How to Keep Moisture and Humidity at Bay in Your Rental Home

There are many ways that water can enter your home. Simple daily tasks like showering and cooking can add to the humidity levels, not to mention things like dryers, ovens, etc.. Most times however, moisture in your home is caused by window condensation. If you've got foggy windows and a mild smell of mildew it's time to fix the condensation levels (or report them) before you have bigger problems like mold and rotting wood to deal with.

When humidity starts to build up it begins to damage the structure of your home, paint on the walls will start to peel, wooden fools start bending, these are all direct signs that the moisture level in your home is too high. Here are some tips on how to keep moisture and humidity at bay in your home or rental!

Fix Up Your Home

The first culprit to look out for is usually bad plumbing. Things like leaky pipes, faucets and toilets not only lead to a lot of wasted water but also add to the humidity in your home. The reason being when this water starts to evaporate you end up with a lot of moisture in the air. So it is important that you report, replace or repair any damaged pipes.

Leaks in roofs and walls cause the most damage as they can seriously affect your home's foundation. Reporting/repairing these leaks will prevent things like rotting and mold.

Improve Ventilation

You can test your home's humidity levels using a hygrometer or an at-home method found on google. Humidifiers do an excellent job of reducing developing moisture in the air of your home. They come in a multitude of different sizes and shapes to fit in smaller and larger areas like an attic or a basement. These are most commonly placed away from walls and furniture to ensure proper circulation. In general they are commonly placed in the basement as they won't be affected by a lot of warmth or direct sunlight. These devices operate quietly so you can turn it on and let it run in the background.

Running the AC is one of the best methods of reducing moisture in the air especially in hot, humid climates. If you feel an air conditioner is a costly option, you can purchase fans too. Fans will help circulation the warm, moist air out of your house and bring in fresh cool air. Depending on the weather, opening up the windows will help get the air moving and will lower the chances of developing unwanted moisture. In bathrooms it's always best to keep the exhaust fans running if you have one, if not open a window. If there is no window or exhaust fan, maybe a dehumidifier is the best option.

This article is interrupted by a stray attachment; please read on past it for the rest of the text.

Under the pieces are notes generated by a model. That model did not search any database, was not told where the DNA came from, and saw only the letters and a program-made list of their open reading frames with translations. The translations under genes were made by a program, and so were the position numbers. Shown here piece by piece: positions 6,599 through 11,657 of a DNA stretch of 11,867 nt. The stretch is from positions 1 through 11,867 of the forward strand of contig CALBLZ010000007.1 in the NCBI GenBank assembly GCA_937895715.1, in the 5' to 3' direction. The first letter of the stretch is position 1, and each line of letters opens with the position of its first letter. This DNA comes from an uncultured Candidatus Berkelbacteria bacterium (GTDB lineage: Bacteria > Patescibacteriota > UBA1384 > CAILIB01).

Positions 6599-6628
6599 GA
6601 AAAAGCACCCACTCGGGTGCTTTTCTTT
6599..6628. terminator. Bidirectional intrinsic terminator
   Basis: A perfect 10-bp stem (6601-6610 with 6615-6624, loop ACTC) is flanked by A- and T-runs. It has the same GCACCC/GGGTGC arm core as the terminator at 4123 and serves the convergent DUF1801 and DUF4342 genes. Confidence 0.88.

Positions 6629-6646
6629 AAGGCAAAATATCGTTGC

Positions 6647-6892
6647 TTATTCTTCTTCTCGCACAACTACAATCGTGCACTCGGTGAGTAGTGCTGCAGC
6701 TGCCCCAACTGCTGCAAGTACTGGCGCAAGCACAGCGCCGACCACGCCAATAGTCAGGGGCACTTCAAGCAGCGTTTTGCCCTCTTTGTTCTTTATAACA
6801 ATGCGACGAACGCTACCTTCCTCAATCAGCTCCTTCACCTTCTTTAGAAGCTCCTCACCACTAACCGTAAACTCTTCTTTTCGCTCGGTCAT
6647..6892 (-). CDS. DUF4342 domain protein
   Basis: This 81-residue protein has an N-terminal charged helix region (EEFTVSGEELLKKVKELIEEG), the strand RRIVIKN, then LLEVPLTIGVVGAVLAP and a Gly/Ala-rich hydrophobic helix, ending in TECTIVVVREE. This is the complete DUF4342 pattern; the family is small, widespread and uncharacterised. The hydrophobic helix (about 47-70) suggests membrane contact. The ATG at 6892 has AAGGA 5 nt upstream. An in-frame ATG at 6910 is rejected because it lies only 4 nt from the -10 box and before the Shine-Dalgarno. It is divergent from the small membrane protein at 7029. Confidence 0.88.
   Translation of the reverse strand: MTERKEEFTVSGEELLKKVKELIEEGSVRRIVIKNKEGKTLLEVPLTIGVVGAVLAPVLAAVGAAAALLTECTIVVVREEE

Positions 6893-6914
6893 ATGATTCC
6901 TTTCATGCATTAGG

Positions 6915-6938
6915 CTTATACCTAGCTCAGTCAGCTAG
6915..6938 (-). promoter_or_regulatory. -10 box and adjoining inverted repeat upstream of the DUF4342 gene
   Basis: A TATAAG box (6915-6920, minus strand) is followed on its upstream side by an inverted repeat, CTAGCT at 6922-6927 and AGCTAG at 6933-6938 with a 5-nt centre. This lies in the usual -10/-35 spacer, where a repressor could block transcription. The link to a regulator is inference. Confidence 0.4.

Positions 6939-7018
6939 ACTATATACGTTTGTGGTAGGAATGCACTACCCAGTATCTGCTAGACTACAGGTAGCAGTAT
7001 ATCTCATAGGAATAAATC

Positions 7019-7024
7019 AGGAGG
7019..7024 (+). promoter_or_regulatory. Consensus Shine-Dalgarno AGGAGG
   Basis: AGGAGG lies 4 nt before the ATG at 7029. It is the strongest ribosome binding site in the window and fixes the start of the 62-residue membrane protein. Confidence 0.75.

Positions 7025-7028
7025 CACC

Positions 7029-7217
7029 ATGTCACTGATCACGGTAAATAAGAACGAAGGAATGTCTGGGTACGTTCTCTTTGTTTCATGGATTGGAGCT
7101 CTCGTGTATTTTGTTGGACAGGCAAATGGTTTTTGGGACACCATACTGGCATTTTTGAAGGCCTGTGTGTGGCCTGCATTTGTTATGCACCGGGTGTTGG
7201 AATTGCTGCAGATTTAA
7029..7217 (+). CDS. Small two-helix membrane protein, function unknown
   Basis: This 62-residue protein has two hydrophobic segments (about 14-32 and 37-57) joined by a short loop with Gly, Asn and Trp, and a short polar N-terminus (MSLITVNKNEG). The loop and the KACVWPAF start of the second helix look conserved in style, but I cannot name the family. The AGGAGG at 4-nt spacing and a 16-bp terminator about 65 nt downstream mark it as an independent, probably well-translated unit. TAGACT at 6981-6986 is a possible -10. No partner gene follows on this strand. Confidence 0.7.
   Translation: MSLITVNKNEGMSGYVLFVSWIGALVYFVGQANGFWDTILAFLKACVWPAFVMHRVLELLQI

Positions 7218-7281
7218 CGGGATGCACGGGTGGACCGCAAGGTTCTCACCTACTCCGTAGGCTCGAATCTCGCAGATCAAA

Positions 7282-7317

Natural Dehumidifiers

There aren't any TRUE natural ways to get rid of humidity permanently, but fortunately there are ways to reduce the level of moisture in your home naturally. You can introduce a variety of plants into your home to absorb moisture from the air. An epiphyte is an ideal plant that will work in reducing moisture levels as they get their water from the air rather than their roots. Overall plants won't completely eliminate the moisture problems but will make a slight difference.

Improper Humidity Levels

When you're trying to control the moisture levels in your house make sure not to go overboard as a very low amount of humidity in the air is not good for anyone either. Having improper indoor humidity levels is an underestimated home hazard. In humid conditions you can see a rise of dust mites, allergens and pathogens. Whereas when you lower the moisture content you will be susceptible to allergies, headaches and asthma symptoms like wheezing and shortness of breath. It can also cause dry skin and hair and can make you more susceptible to colds and illnesses.

Your health is not the only thing that gets affected, wooden floorboards and furniture can also split and crack when the air is too dry. Ideal humidity levels are supposed to be less than 60% in the summer and between 25 to 40% in the winter. Taking the necessary steps to control your home's humidity levels will help keep you, your family and home safe

Buckeye Northwest Realty provides houses for rent in Toledo, Ohio and the surrounding areas. To learn more about houses for rent, contact us today!

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